The cups are also held- together with the plastic clips used in the mockup, which are laser-cut from acrylic sheet.
This project attempts to create surface with variable texture using a fixed module. We began with FOA’s use of moon-shaped pavers in their South East coastal park project because they adapt well to the compound curvature of the surface. Our project uses hexagons in order to accentuate the pattern formed between the tiles as their spacing is varied. As the spacing increases, a second system is introduced between the tiles: small square windows. The idea here is that the tiles could gradually dissapear as their spacing increases, giving way to more glass in an Escher-esque transformation.
posted by Chris Chalmers
“Huge flocks of more than a million Starlings are observed just before sunset in spring in southwestern Jutland, Denmark. There they gather in March until northern Scandinavian birds leave for their breeding ranges by mid-April. Their flocking creates complex shapes against the sky, a phenomenon known locally as sorta sol (”Black Sun”). To witness this spectacle, the best place are the seaward marshlands (marsken in Danish) of Tønder and Esbjerg municipalities between Tønder and Ribe.”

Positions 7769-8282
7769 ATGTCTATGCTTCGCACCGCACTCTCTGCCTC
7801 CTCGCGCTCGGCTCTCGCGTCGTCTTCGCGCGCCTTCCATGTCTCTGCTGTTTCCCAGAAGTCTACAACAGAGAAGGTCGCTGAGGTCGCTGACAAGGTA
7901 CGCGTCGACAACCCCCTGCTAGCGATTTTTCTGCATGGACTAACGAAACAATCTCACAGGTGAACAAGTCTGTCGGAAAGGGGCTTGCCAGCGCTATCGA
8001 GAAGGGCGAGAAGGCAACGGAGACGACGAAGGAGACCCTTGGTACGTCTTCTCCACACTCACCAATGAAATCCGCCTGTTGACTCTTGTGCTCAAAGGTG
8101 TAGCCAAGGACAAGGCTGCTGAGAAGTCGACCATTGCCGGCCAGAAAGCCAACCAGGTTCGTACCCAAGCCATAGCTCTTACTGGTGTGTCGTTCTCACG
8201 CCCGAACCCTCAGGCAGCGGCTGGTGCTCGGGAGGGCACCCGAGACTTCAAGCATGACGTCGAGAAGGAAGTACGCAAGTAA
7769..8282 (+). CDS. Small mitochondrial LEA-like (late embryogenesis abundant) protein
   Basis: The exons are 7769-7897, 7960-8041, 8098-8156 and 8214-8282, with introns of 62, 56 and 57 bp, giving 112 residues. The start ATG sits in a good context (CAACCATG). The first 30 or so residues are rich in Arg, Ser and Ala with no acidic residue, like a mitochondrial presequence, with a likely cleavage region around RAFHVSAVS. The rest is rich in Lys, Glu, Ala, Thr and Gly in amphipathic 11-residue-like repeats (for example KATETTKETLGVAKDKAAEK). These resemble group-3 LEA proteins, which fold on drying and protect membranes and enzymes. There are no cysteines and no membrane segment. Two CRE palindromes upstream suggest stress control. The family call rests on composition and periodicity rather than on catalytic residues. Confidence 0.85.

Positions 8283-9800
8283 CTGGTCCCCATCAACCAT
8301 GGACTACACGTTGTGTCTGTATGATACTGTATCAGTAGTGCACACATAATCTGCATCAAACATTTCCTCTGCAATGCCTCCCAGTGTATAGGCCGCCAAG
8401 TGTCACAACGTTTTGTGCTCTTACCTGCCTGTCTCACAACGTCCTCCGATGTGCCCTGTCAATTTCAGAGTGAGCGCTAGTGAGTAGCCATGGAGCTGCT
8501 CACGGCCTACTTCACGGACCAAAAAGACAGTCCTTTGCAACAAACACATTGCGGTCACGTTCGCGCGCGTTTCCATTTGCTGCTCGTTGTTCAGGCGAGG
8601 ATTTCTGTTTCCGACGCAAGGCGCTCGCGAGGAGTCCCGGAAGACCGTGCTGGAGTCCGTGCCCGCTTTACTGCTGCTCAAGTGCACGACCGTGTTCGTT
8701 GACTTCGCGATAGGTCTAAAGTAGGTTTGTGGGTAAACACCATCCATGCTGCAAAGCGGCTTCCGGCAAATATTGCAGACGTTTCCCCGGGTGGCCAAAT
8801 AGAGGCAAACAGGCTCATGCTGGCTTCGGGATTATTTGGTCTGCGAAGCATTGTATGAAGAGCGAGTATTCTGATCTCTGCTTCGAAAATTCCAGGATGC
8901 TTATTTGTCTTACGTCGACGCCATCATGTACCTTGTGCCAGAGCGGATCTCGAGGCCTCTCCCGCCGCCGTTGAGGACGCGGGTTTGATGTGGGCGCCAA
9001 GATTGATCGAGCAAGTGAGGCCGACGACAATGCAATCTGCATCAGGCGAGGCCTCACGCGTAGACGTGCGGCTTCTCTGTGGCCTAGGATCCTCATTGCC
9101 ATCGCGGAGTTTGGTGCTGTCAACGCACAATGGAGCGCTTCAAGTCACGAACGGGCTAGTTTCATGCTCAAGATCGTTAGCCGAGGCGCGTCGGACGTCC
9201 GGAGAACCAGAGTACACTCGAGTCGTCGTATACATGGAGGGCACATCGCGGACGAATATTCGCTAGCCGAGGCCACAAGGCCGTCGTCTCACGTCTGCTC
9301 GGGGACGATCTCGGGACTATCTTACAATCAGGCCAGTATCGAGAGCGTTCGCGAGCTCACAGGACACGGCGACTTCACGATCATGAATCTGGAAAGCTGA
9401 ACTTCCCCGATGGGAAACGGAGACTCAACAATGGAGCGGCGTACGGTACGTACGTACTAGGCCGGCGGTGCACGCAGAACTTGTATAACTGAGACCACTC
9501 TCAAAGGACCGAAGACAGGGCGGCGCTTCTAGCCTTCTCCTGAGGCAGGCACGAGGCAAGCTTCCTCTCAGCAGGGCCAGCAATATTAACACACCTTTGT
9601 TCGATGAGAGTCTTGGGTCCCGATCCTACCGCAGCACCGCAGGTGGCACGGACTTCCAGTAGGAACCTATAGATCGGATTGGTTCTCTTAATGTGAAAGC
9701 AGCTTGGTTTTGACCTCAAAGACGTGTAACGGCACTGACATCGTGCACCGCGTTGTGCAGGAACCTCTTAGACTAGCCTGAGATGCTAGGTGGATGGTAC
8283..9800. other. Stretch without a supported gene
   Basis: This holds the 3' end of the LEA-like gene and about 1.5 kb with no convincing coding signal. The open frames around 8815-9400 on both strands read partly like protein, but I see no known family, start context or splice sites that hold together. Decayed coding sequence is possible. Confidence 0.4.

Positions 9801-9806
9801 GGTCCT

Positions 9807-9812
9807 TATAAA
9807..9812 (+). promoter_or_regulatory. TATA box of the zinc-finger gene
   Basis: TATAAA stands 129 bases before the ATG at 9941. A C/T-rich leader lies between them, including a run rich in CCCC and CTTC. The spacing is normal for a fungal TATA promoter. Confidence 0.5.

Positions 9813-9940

This is probably old news to those of you with an interest in self-organizing systems (or birdwatching!) but I only discovered this phenomenon a couple of days ago. I immediately found it to be a compelling diagram for the dynamic self-organized design processes I have been so enamored with. Flocking has been a model for generative process for years now. In fact, one of my first forays into scripting ( chaos tower, below) was originally inspired by the dynamic form of a flock of pigeons taking off.
The application I see to my current work is this: Model each room (or zone) in a building as a”flock” of particles. Flocks fly around inside a three-dimensional site envelope that is defined by property line and zoning height restrictions. Each particle is simultaneously attracted to the other particles in its flock, as well as its “goal”: the place in the building that fulfills its pre-programmed parameters.At the same time, particles are repelled by the ones from other zones when they get within a certain distance. This keeps the flocks tightly packed.
The beauty of this system is that the “goal”, the place that the particles in a particular flock want to get near, keeps moving based on the actions of the other flocks. Picture the starlings above, but 3 or 4 distinct flocks, all swirling around each other inside a site envelope. Maybe they gradually find stasis, or maybe we just have to stop the process whenever it looks best. Either way, when the motion stops, each flock becomes a different volume in the building.